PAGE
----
Another challenge limiting ATMP development and manufacturing is the sheer number of quality control tests required and the time taken to perform these processes, as well as the cost of such testing and its impact on product pricing and accessibility. Jérôme describes how both virologic and microbiological testing are required to ensure products are safe, but microbiological test results take seven to 10 days to come back. Additionally, cellular attributes must also be assessed. The result is that, dependent on the type of product and its specifications, between five and 15 different QC tests are needed with five or 10 in-process controls. Jérôme noted that gene therapies typically requiring a larger number of QC tests than cell therapies.
He also explained how this impacts product cost, using chimeric antigen receptor (CAR) T-cell therapy as an example: “It is more complex than saying for one batch it is 10 percent of global manufacturing cost, because we forget that when you perform one QC, you are supposed to put in place all the qualification and validation of your methods, which takes a long time… So I think all the costs of developing your quality control should be included as well, so the quality control could represent somewhere between 10 to 20 percent of the cost of the whole drug product.”
“The question is whether we will be able to put in place new technologies to have [microbiology] results in maybe 24 or 48 hours, which will allow the lots or batches to be released much quicker,” states Jérôme.
What can be done to expedite manufacturing and release of ATMPs?
From patient sampling to reinfusion of a CAR T-cell therapy is at least a month long process, according to Jérôme. Included in this timeframe is 15 days of manufacturing and up to 10 days for QC testing such as microbiological analysis. He added that this period can be extremely difficult for patients, who are typically critically ill and on a third or fourth etc line of treatment, to wait and be treated in the meantime. Julien explains how this puts an emphasis on time to result as a critical issue, because patients’ diseases may progress during the manufacturing and QC period.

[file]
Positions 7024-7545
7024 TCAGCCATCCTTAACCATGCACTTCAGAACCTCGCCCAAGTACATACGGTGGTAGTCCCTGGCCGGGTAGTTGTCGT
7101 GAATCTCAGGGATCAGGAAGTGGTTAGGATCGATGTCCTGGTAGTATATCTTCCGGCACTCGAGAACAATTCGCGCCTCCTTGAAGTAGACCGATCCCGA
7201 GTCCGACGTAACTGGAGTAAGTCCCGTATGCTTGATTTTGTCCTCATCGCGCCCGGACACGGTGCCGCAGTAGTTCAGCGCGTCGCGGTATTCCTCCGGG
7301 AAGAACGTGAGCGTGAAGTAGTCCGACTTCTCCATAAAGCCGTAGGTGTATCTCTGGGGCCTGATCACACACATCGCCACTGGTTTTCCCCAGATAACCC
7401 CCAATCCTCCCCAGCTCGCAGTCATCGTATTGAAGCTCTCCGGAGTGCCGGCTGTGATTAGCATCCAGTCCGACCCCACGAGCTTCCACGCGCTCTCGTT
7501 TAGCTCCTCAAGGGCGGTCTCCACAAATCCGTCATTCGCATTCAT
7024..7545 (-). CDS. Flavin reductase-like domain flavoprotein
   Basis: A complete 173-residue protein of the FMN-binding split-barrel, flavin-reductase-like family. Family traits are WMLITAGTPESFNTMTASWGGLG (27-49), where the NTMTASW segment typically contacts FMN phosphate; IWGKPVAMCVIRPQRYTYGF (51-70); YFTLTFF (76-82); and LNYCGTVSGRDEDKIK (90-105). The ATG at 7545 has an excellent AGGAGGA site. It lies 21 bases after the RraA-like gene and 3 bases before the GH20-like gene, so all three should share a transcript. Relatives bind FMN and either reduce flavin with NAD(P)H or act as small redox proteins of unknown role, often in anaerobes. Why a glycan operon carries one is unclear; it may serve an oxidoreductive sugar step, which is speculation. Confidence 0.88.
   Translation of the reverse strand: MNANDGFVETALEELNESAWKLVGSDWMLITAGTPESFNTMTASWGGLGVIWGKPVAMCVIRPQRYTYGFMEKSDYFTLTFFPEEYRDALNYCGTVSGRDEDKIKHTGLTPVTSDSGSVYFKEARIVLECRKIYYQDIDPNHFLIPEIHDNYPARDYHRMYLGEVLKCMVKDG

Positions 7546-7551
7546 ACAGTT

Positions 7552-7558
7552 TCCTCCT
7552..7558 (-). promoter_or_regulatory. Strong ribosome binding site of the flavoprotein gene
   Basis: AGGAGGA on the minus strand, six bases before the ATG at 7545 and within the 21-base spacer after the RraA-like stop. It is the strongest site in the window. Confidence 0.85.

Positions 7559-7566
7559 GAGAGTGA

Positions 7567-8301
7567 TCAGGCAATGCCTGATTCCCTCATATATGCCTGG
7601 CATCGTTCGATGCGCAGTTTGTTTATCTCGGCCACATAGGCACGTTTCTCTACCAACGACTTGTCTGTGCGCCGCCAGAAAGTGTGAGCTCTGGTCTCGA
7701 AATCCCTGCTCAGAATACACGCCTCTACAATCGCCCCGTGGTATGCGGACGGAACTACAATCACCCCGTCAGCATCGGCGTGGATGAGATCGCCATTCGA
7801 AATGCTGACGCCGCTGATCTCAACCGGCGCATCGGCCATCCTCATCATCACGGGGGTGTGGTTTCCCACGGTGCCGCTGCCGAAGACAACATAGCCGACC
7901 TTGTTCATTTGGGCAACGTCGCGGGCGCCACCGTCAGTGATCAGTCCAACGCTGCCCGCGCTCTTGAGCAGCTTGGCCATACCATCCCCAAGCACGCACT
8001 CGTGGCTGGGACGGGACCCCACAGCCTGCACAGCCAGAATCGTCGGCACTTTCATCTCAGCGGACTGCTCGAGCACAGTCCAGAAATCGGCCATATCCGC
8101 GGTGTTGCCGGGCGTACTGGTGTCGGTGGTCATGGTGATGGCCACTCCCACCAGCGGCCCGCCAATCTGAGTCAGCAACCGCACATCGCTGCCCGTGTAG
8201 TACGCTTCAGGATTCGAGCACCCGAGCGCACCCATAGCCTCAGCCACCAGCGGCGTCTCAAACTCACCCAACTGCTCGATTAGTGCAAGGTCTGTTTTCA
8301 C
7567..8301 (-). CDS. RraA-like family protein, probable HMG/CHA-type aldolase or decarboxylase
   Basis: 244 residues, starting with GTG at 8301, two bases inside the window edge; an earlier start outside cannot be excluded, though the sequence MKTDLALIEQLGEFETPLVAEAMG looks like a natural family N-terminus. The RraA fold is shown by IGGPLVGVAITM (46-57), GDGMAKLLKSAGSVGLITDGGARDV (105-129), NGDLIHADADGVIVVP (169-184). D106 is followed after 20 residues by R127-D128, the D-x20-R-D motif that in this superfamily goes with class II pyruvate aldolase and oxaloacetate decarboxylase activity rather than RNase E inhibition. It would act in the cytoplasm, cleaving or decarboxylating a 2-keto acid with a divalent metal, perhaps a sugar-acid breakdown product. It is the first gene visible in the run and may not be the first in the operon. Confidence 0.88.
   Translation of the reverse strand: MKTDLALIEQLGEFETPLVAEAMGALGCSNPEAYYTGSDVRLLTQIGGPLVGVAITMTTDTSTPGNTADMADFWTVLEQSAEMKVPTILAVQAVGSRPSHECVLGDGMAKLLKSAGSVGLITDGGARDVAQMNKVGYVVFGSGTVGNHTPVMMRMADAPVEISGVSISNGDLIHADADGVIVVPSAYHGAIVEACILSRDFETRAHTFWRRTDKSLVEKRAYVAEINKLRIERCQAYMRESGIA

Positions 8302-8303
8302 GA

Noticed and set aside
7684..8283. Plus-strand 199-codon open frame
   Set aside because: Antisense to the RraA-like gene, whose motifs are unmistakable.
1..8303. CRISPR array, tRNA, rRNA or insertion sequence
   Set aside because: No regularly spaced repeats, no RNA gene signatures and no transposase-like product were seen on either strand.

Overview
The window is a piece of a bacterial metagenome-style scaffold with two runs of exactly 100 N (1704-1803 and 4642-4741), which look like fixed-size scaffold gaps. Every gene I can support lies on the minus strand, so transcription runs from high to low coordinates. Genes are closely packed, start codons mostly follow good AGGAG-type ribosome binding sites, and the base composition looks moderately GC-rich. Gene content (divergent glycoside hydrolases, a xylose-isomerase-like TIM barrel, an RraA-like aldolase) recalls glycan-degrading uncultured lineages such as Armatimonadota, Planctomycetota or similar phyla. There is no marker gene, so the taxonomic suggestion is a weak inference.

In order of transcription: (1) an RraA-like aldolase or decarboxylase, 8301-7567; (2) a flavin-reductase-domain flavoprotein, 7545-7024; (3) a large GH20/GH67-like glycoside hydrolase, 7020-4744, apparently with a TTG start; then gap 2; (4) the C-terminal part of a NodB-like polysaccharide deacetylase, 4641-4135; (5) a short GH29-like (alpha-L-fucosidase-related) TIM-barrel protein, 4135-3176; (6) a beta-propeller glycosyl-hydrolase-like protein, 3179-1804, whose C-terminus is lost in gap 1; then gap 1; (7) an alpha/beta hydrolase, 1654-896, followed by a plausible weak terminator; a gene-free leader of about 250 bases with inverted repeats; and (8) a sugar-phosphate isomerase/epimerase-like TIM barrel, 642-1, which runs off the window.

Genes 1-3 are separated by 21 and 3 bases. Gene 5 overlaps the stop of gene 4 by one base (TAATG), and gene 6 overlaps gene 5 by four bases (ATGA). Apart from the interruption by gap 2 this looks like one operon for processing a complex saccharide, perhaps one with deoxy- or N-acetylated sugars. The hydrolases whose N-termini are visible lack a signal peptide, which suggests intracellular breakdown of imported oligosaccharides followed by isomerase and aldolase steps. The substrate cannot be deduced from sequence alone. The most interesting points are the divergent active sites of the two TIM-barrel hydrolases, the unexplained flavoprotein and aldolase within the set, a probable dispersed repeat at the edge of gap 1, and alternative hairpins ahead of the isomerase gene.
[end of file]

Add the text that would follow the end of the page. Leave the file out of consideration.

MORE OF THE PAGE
Jérôme adds that it is not only by improving time to QC test result that this timeline may be shortened, through optimisation and industrialisation of the manufacturing process this time could be further reduced. He describes two potential ways of doing this:
- implementing new technologies or new equipment to try to manufacture quicker and safer, for example, by using bioreactors rather than plastic flasks to support more cells and greater product quality
- for CAR T-cell therapy, limit the ex vivo expansion phase, delivering the cells into patients earlier and allowing them to expand within patient – the safety of which must be further explored first.
With such developments, research suggests that manufacturing could be reduced to one or two days, states Julien, meaning the sterility testing would be five times the length of manufacture. Evidently, developing QC is also important to overcome this issue.
To learn about all this and more, tune in to this podcast!